If there is an ideal place in which to celebrate autumn, and everything nature brings with it, then Yorkshire is perhaps it. There are forests in abundance that are impersonating traffic lights with their leaves, turning yellow around the edges with a rim of burnished red. The breeze that whips your face as you climb a steep hill covered in heather has a bite to it that you wouldn't have felt a few weeks ago. Best of all, the gastronomic evidence of autumn's arrival is on display wherever you go, from the butchers advertising a brace of grouse or local pigeon to the blackberries that adorn stretches of roadside for miles, glistening and begging for someone to brave their thorny garrisons and pick them. As Shakespeare observed, blackberries are indeed plentiful. It would be a shame not to succumb to the bushes' proffering, and to leave such a versatile ingredient untouched.
I succumbed. And you can tell, because my hands are covered in scratches. Not only scratches, but little red lumps that itch annoyingly - I think nature was being a tad unfair when she decided to always place a thick patch of nettles in very close proximity to the juiciest-looking blackberries. Still, at least I have two big bags of berries to show for my labour.
A slightly less successful quest involved the pursuit of the bilberry. These are like blueberries in appearance, but tarter and more flavoursome - your average supermarket blueberry, I find, more often tastes like a small capsule of flavourless banana than anything deserving of the name "berry", a word that carries pleasant associations of tartness, juiciness and sweetness. Bilberries are rarely cultivated; instead, you find them growing in the wild on small shrubs barely a foot high. They grow best on high ground and heathlands. Indeed, I was driven for fifteen minutes uphill this morning to "Crocodile Rock", a rock overlooking the Dales and so called because it looks like a crocodile with its mouth open.
The reason behind this being that my mother had been waxing lyrical about bilberries, and their superiority to blueberries. She bought some in the deli up here last year for some extortionate price, but knew they were to be picked up by this rock. I was sent to harvest said berries if I could.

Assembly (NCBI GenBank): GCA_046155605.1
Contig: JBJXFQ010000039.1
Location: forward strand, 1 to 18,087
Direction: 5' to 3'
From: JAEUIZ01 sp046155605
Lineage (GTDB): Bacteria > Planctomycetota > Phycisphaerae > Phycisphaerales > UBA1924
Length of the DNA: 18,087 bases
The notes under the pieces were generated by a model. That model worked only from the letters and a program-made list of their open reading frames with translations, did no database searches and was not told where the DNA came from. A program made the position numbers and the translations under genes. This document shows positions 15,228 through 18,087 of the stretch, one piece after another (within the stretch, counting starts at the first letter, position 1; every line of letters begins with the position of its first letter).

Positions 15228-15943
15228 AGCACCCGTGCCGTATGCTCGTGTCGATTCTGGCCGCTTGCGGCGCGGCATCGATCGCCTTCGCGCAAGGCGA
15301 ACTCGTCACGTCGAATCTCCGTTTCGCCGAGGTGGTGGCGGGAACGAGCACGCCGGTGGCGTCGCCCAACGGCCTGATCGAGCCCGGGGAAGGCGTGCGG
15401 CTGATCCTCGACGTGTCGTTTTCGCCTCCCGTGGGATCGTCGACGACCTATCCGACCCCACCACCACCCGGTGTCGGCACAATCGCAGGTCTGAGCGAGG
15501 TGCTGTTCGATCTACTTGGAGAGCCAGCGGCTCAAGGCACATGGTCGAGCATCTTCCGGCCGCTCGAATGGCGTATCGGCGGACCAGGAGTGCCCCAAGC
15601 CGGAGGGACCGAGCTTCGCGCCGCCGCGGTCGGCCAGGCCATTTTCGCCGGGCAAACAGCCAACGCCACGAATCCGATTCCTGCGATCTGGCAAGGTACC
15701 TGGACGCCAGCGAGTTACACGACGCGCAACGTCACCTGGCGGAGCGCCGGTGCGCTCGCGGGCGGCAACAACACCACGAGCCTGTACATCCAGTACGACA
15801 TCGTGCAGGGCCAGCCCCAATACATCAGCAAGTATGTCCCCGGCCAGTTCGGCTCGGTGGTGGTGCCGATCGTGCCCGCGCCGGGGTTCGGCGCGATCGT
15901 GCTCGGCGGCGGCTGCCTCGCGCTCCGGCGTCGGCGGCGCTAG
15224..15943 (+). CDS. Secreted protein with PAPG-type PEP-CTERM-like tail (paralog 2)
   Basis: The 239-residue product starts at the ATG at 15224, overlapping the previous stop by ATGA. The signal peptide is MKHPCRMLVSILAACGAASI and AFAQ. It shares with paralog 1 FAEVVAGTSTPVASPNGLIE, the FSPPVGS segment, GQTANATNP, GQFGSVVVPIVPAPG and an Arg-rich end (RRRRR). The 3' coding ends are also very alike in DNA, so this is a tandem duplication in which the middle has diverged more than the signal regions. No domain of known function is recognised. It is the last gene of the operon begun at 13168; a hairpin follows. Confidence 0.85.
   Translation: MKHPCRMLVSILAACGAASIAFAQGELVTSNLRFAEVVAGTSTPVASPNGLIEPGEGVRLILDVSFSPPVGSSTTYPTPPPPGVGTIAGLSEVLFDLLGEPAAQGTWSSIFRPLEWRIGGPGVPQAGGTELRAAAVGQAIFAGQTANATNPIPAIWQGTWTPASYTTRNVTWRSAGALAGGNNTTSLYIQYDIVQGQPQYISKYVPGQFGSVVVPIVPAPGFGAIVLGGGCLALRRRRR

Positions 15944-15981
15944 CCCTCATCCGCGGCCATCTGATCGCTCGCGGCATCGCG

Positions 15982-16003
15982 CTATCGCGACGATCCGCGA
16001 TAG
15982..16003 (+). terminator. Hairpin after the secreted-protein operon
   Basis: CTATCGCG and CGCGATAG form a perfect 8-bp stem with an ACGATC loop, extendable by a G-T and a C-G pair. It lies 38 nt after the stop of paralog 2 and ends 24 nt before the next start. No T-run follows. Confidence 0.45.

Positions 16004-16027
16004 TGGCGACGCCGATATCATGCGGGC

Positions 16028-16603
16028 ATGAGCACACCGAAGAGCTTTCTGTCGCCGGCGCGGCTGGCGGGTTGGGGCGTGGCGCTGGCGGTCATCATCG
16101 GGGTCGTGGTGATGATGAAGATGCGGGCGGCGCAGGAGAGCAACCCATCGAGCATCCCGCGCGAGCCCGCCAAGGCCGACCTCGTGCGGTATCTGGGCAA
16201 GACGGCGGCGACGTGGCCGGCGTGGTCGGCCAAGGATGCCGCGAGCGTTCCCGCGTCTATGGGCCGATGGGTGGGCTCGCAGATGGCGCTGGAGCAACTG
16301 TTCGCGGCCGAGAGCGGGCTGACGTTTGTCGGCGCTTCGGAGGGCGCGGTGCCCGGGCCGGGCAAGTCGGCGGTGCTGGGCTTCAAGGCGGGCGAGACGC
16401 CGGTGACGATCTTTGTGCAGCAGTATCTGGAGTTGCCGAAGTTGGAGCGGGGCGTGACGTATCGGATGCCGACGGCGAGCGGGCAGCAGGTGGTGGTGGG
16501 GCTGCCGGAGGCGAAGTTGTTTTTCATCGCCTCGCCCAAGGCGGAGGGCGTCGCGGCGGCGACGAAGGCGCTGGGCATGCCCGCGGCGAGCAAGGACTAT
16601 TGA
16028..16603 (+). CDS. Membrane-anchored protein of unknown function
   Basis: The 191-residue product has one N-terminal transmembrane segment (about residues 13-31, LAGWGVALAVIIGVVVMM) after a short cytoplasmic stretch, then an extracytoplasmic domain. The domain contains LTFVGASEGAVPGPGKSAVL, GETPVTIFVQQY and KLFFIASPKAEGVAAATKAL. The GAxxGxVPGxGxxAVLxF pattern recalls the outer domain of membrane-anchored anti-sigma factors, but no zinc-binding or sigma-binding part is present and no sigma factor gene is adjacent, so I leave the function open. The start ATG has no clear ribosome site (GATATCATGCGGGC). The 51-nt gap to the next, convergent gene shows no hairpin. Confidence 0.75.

After identifying the bilberry bushes using Google Images - they are everywhere, amongst the heather - I spent about half an hour sure that this couldn't be the right bush, even though the internet was adamant. There were no berries to be found. She had told me they are quite hard to spot, lying just underneath the leaves, but I combed through about fifty bushes and found nothing. I was just giving up, sure it was too late in the season (August to September) to find them, when I saw this:
This, at least, was proof that the bilberry was not a fictional construct designed to test my patience. I was a little bit elated, I must admit (tragic, isn't it? I really must get myself one of these life things, one of these days). Sure it could not be a one-off, I scoured the bushes again.
Another slight leap of the heart and spirits.
I imagine normally these bushes are festooned with berries, when the season is in full swing. I was clearly too late in the year; it took me two hours of pained scouring to gather barely a handful of berries. But the sheer joy and satisfaction when I saw one gleaming on the underside of a twig...I take pride in my little tupperware box of bilberries. There are probably enough to fill something about the size of a mini mince pie. The kind you get at Christmas drinks parties. I did feel bad having to tell my mother that the huge bag of berries I came home with did not, in fact, contain bilberries, but blackberries (I found loads on the way home) - her face fell when I presented the optimistically-sized box with its scattering of purple jewels.
I've told her that she had better find some use for them, however small-scale, because I do not want my two hours of braving the cold, getting scratched hands, ferreting around in bushes and getting very odd looks from dog-walkers to be in vain. I think the £4 she paid for a bag back last August was a bargain, now that I know how much sheer effort it takes to harvest these elusive berries.
As for the blackberries, I think a pear and blackberry strudel, and a batch of apple and blackberry jam (using windfall apples from the tree in our garden back home) are on the cards.